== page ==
2) Which First Family visited the National Gallery of Art and departed with 64 valuable paintings? The same president later visited the Gallery early one morning and was so impressed that he brought his family back after closing time that evening.
3) When Queen Elizabeth II enters Buckingham Palace the Royal Standard is immediately raised, and it is lowered right away when she departs. The same procedure is followed for French President Nicolas Sarkozy at the Élysée Palace. Why is this policy not instituted at the White House?
4) Which President received 99% of the vote in South Carolina, 97% in Mississippi but only 51% in Massachusetts?
5) Which First Lady wrote, “Was I the best wife for him, probably not.”
6) Who was our first Roman Catholic First Lady? Her husband was the father of 15 children.
7) Which future president was 32 years old when he proposed marriage to a 15 year old girl? She accepted at first but later broke the engagement.
8) Which two future presidents both proposed marriage to their future wives on the first date?
9) Which future president wrote a letter declaring his absolute refusal to participate in politics? He met secretly with the man who would be his future primary opponent. He planned to give the letter to him, but changed his mind when his opponent would not budge from his isolationist viewpoint.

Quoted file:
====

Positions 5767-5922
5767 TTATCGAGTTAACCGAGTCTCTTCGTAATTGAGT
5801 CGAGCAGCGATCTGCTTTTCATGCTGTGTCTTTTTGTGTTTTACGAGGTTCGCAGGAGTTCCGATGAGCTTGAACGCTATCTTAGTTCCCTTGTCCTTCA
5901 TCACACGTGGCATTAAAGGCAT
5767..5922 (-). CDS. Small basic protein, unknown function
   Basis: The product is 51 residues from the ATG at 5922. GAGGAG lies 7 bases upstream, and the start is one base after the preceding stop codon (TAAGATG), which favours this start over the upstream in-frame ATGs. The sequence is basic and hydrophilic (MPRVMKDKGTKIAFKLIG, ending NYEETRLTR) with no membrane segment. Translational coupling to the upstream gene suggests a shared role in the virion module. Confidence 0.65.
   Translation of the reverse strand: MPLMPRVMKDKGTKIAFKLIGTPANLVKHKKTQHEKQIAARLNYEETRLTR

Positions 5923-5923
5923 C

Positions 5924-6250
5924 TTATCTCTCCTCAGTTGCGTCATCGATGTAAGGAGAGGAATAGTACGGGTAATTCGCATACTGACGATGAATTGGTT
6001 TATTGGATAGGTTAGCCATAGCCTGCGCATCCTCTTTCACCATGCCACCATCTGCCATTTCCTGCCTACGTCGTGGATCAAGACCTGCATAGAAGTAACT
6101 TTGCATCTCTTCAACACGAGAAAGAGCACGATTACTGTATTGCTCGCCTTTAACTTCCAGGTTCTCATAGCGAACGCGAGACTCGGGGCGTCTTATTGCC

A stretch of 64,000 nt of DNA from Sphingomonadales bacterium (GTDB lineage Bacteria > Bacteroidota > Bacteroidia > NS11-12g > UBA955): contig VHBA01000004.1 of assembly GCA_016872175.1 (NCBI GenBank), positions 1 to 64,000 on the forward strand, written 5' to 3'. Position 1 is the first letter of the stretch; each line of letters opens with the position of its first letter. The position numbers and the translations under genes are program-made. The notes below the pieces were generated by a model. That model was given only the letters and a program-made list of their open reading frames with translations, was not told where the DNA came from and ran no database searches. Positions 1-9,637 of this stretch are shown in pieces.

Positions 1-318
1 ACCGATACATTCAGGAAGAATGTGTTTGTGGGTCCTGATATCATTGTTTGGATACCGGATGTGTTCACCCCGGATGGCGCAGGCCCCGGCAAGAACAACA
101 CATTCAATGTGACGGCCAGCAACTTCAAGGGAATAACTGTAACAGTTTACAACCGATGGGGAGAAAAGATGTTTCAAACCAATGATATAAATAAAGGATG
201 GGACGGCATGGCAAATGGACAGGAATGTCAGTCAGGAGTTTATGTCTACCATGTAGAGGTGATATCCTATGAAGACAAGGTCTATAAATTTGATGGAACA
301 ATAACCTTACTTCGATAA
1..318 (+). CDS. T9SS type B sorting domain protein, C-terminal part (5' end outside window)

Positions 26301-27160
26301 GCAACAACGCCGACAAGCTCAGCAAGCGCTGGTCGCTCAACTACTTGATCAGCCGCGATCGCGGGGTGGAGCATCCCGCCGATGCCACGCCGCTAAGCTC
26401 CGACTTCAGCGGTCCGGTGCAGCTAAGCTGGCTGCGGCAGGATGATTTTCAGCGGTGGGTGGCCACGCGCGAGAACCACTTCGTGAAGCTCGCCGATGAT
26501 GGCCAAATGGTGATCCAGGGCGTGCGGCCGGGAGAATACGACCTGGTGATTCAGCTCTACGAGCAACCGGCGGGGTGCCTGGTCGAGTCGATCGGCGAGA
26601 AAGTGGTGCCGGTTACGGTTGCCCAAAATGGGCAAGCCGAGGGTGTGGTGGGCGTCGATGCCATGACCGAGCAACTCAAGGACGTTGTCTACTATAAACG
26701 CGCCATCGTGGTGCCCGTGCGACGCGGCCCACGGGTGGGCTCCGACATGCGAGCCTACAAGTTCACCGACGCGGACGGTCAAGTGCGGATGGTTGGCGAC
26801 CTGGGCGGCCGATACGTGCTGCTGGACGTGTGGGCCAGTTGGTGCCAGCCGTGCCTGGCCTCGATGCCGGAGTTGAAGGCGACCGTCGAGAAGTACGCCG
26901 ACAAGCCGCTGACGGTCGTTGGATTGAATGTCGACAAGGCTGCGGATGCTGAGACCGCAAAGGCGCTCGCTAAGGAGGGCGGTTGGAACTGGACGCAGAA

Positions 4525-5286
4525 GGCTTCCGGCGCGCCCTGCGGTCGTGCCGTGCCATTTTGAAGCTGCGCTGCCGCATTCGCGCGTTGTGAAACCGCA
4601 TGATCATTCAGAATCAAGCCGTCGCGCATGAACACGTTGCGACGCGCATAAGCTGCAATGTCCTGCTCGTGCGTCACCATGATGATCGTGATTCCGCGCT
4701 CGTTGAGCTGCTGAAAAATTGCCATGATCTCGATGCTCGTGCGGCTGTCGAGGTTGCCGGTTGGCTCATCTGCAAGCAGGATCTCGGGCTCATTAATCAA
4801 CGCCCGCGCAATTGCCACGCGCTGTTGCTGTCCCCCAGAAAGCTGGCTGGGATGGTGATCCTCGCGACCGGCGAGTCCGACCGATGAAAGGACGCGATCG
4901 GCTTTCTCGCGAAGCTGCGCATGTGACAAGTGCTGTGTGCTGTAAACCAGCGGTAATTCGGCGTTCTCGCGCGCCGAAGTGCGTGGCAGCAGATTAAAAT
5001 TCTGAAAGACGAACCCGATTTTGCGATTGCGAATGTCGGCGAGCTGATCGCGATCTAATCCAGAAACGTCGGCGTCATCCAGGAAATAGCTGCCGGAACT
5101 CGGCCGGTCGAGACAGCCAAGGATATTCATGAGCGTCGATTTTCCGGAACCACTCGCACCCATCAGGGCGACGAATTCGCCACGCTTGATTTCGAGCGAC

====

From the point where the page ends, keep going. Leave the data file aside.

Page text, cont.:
10) Which First Lady said “Great minds discuss ideas; average minds discuss events; small minds discuss people.” (Editorial note: She should have added, “and really small minds compile presidential trivia!”)
1) For President Calvin Coolidge avoiding the Secret Service was a game, and he frequently explored the White House to discover new ways to sneak out. When he avoided his security detail he often went for a walk, and it was usually along busy F Street. All of the guards were alerted to the President’s hobby and many times they were able to catch up to him before he had gone too far. The story is told in Starling of the White House by Colonel Edmond Starling.
2) President Harry Truman needed art work in 1945 because the White House walls on the second and third floors were practically bare when the Roosevelt’s moved out after 13 years. Truman’s next visit to the National Gallery was in 1948 to see a special collection of art work which had been initially seized by Nazi Germany.